Computer Vision Symptoms and Treatment

Woman staring at computer

If you spend a significant amount of time on a computer each day, you might experience symptoms of computer vision syndrome (CVS). Symptoms appear because the eyes and brain react differently to words on a computer screen than they do to printed text. Visual symptoms related to computer use can be caused by visual disorders, poor workplace conditions and individual work habits. If you are having trouble with your eyes while using a computer, compare your symptoms with the list below. You may be suffering from computer vision syndrome.


Eyestrain, or asthenopia, may be caused by many different environmental and visual conditions. When focusing continuously on a near task, such as working on a computer or reading a book, the muscles of the inner eye may tighten. This tightness can cause eye irritation and produce symptoms such as fatigue, red eyes, eye pain, blurred vision, headache and double vision.

Solution: Take a break. Give your eyes a rest by focusing on a distant object at least once every hour.

Blurry Vision

Blurred vision is a loss of sharpness of vision and the inability to see small details. Blurry vision is sometimes related to the inability of the eyes to steadily focus on a computer screen for a significant amount of time. Also, vision may be blurred by constantly changing focus, such as looking back and forth between the keyboard and the computer screen. However, if you are nearing the age of 40, blurry vision may be caused by presbyopia. Presbyopia is the loss of the eye's ability to change focus to see near objects and is a normal condition associated with aging.

Solution: Consider purchasing a pair of computer glasses. Computer glasses are prescribed to increase your comfort level while at the computer.

Dry Eyes

Dry eyes result from a lack of moisture in the eyes. Tears replenish moisture to the eye by way of blinking. Blinking is one of the fastest reflexes of the body. However, people tend to blink about half as much as normal when they are working on a computer.

Solution: Blink more often. Also, replenish moisture in the eye by using artificial tears.


You may develop a headache after staring at a computer screen for a significant amount of time. The brightness and contrast of the monitor may produce an indirect glare that is hard on the eyes. Direct glare, light that shines directly into the eyes such as overhead lights and light from windows, can also cause eyestrain and headaches.

Solution: Make sure the brightness and contrast of your computer monitor are at comfortable viewing levels. Also, avoid direct glare from windows and lighting.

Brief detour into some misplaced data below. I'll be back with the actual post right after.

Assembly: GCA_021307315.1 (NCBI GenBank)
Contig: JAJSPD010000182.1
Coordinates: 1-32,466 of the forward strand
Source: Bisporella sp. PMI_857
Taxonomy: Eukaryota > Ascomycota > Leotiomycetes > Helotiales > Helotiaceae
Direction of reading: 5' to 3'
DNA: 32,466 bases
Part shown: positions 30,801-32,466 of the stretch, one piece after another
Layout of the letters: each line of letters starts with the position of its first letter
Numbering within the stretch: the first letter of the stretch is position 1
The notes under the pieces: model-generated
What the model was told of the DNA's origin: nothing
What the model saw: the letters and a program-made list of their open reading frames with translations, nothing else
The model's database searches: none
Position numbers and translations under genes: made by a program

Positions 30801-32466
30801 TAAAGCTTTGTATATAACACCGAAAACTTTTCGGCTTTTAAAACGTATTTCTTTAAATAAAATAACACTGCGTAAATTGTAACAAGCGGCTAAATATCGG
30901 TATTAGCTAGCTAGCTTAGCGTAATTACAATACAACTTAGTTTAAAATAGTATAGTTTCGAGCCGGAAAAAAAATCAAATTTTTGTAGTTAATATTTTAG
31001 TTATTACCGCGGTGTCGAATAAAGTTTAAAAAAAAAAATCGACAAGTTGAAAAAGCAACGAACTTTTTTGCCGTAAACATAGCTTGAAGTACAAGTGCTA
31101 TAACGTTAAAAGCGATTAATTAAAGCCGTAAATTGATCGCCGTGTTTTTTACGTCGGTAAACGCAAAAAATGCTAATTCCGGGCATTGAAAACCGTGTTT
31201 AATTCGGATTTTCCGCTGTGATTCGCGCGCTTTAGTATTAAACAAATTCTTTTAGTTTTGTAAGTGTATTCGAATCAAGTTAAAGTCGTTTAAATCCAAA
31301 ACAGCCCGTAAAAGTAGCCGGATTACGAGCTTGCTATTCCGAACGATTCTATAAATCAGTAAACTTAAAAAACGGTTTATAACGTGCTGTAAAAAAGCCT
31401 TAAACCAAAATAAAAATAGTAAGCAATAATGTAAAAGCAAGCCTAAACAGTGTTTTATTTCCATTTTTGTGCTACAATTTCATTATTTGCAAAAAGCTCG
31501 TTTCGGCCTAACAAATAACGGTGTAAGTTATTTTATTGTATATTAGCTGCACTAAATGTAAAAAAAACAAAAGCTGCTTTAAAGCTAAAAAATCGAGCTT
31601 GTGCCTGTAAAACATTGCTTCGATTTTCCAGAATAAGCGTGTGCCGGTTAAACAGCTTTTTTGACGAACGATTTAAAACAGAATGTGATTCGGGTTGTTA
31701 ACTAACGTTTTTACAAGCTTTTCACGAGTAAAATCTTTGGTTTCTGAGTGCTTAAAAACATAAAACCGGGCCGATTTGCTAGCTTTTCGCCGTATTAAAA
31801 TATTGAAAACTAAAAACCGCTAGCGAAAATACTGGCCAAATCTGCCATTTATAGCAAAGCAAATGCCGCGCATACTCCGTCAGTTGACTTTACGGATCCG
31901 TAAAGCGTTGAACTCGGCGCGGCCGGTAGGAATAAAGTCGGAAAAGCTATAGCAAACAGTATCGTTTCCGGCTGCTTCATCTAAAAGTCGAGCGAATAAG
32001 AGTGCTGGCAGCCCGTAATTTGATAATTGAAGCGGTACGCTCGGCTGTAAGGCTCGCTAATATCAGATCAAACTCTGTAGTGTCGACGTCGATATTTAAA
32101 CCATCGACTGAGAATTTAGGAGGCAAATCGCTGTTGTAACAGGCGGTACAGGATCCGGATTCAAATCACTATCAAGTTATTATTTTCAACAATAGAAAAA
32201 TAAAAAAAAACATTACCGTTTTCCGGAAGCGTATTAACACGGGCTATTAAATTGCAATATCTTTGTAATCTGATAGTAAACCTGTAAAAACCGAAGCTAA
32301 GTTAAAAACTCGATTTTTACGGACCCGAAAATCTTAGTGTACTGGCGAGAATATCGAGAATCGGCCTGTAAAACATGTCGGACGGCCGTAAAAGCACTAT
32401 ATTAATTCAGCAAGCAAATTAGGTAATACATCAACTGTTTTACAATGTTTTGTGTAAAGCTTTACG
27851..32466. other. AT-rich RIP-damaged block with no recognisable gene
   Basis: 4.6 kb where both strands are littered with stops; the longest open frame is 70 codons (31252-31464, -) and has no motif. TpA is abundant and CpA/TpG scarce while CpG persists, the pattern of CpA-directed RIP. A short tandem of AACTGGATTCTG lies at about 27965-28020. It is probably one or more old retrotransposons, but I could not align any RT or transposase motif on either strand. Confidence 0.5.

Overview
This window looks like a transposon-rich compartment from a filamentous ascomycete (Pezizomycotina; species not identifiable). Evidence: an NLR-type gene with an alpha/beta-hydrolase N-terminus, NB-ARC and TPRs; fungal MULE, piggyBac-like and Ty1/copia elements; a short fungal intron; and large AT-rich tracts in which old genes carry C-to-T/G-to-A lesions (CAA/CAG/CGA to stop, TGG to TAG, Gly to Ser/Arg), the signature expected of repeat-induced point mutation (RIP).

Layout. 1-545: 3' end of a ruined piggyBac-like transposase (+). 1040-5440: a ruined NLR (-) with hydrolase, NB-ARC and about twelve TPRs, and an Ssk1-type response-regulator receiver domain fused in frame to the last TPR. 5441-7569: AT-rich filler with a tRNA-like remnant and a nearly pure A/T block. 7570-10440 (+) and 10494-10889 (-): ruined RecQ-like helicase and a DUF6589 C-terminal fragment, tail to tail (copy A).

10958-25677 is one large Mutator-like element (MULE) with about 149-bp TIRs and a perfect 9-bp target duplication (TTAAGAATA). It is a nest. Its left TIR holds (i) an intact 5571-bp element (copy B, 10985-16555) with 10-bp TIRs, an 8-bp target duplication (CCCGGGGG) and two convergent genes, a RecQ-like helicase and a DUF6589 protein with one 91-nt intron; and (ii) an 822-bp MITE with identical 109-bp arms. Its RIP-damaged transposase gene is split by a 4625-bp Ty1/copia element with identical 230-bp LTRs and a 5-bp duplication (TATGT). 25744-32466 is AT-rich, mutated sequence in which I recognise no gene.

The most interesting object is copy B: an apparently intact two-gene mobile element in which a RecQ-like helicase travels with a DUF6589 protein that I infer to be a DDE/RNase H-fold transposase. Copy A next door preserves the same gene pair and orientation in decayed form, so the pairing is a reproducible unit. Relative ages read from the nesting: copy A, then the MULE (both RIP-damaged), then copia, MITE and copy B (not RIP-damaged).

Double Vision

Double vision, or diplopia, is the perception of two images from a single object. Staring at a computer screen for too long may cause double vision.

Solution: A pair of computer glasses may prevent double vision. (Double vision can also be a sign of a severe vision or neurologic problem, so a complete eye exam is required.)

Back and Neck Ache

Since the eyes lead the body, we may sit in awkward positions while at the computer to compensate for visual problems as they occur. Slumping or slouching can lead to neck and back pain. Also, if you wear glasses with a bifocal while at the computer, you may unknowingly be tilting your head in various ways in order to see the screen clearly, resulting in physical pain.

Solution: Use proper posture. Be aware of the way you hold your body while at the computer. Posture problems are often relieved by wearing proper glasses. Also, evaluate your computer station for good ergonomics.

Computer vision syndrome has become a common vision complication. Many people are seeking relief from unpleasant symptoms of CVS, including eyestrain and irritation. However, any type of vision symptom should be checked by your optometrist or ophthalmologist to rule out a possible underlying cause.

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Article Sources
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  2. Rosenfield M. Computer vision syndrome: a review of ocular causes and potential treatmentsOphthalmic and Physiological Optics. 2011;31(5):502-515. doi:10.1111/j.1475-1313.2011.00834.x

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Additional Reading
  • American Optometric Association (AOA). Computer Vision Syn drome Symptoms. AOA, 2006-09.